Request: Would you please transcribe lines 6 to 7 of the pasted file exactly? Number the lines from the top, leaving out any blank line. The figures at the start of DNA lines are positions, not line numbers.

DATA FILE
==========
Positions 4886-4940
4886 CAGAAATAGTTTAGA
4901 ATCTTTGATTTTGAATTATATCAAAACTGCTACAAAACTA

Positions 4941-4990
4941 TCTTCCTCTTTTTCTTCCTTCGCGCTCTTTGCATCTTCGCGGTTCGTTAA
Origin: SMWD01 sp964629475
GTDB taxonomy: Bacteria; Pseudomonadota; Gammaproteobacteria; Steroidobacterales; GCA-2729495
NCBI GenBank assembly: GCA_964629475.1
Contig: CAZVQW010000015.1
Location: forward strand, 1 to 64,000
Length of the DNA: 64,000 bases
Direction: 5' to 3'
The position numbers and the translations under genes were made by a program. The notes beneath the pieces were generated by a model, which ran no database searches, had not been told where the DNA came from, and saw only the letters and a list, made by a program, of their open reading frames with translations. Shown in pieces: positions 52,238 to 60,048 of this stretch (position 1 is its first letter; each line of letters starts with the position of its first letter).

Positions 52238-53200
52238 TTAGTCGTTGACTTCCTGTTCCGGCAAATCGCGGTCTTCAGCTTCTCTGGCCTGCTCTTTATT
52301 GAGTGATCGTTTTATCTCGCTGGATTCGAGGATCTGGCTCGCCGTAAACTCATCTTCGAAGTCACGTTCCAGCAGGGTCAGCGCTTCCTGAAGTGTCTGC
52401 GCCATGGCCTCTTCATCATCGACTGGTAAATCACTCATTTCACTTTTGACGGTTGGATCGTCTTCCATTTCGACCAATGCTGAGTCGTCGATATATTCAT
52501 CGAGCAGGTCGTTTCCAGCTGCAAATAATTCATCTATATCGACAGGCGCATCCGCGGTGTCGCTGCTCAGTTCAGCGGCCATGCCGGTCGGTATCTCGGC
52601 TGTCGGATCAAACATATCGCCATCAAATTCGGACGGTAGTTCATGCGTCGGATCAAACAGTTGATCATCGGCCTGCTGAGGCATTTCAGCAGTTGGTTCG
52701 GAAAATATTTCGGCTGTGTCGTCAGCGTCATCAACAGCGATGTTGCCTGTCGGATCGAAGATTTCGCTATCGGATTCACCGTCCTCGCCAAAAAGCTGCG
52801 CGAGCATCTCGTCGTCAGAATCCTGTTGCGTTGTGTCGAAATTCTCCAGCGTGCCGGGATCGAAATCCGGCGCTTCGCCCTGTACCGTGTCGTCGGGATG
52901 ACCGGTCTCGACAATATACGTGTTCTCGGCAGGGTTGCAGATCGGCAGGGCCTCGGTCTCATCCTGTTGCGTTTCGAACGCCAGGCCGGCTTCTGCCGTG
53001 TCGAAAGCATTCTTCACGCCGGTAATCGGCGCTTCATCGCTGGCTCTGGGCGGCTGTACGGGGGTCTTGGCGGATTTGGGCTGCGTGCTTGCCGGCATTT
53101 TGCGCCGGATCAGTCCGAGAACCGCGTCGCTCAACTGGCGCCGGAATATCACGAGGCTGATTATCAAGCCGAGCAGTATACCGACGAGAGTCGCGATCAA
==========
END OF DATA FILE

Origin: SMWD01 sp964629475
GTDB taxonomy: Bacteria; Pseudomonadota; Gammaproteobacteria; Steroidobacterales; GCA-2729495